Summary:

With forecasts of double digit ad growth for both online advertising in general — and display in particular — becoming more and more typic…

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With forecasts of double digit ad growth for both online advertising in general — and display in particular — becoming more and more typical, it’s easy to feel a little bored with the endless string of data showing display’s strength. Still, with the economy looking more uncertain over the past few months, Kantar Media’s tally of Q1 ad spending offers a good deal of reassurance to display-watchers, as the category continued to rise 14.6 percent in Q1, suggesting that if there’s a slowdown, it hasn’t hit online.

After cable TV, which is even more firmly established and grew 31.9 percent in Q1, and Spanish-language magazines, which is still an emerging area and was up 22.3 percent, display ad dollars came in a number three in Kantar’s ranking of spending growth.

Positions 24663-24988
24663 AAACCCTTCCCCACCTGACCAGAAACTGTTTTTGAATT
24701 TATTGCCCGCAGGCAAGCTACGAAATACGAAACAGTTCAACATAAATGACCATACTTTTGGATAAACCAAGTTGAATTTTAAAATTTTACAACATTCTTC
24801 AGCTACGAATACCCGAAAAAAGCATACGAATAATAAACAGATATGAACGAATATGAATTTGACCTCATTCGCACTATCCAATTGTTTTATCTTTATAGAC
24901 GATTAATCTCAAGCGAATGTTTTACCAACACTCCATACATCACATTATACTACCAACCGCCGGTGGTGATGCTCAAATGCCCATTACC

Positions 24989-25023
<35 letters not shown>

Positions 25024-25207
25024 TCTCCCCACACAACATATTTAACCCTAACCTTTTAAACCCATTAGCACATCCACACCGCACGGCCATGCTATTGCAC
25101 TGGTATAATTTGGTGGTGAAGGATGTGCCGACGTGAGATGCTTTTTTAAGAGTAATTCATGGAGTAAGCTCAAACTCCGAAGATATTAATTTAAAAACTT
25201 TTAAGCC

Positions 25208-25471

The company attributed the rise in display to higher spending from automakers, travel-related marketers and media companies. With Japan’s troubles impacting the auto space, that could mean less spending for the second half of this year, but it shouldn’t dent display too much even in the worst case scenarios.

Other categories continued to struggle, despite the wide spread of auto spending in the quarter. (In terms of the specific auto companies, GM, the leader in ad spending, increased its total media expenditures by 1.3 percent to $612 million, while Chrysler and Toyota and Ford upped their respective spending by 58.6 percent, 30.3 percent and 27.3 percent.) Overall, automotive was the top category with $3.7 billion of spending, up 23 percent collectively.

That higher spending barely helped newspapers. That category continued to trail the overall market, despite resurgent spending from auto dealers. Specifically, local newspapers fell by 1.1 percent compared to the Q1 2010 and the segment has now declined for 22 consecutive quarters. National newspapers’ segment was down 7.5 percent and Spanish language papers dropped 7.4 percent.

Surprisingly, network TV, after experiencing a comeback in 2010, saw its ad dollars fall by 10 percent, as spot TV slipped 1.2 percent.

In contrast, consumer magazines appeared to continue to improve, rising 6.2 percent in the quarter, as the total magazine category grew by a decent 4.5 percent.

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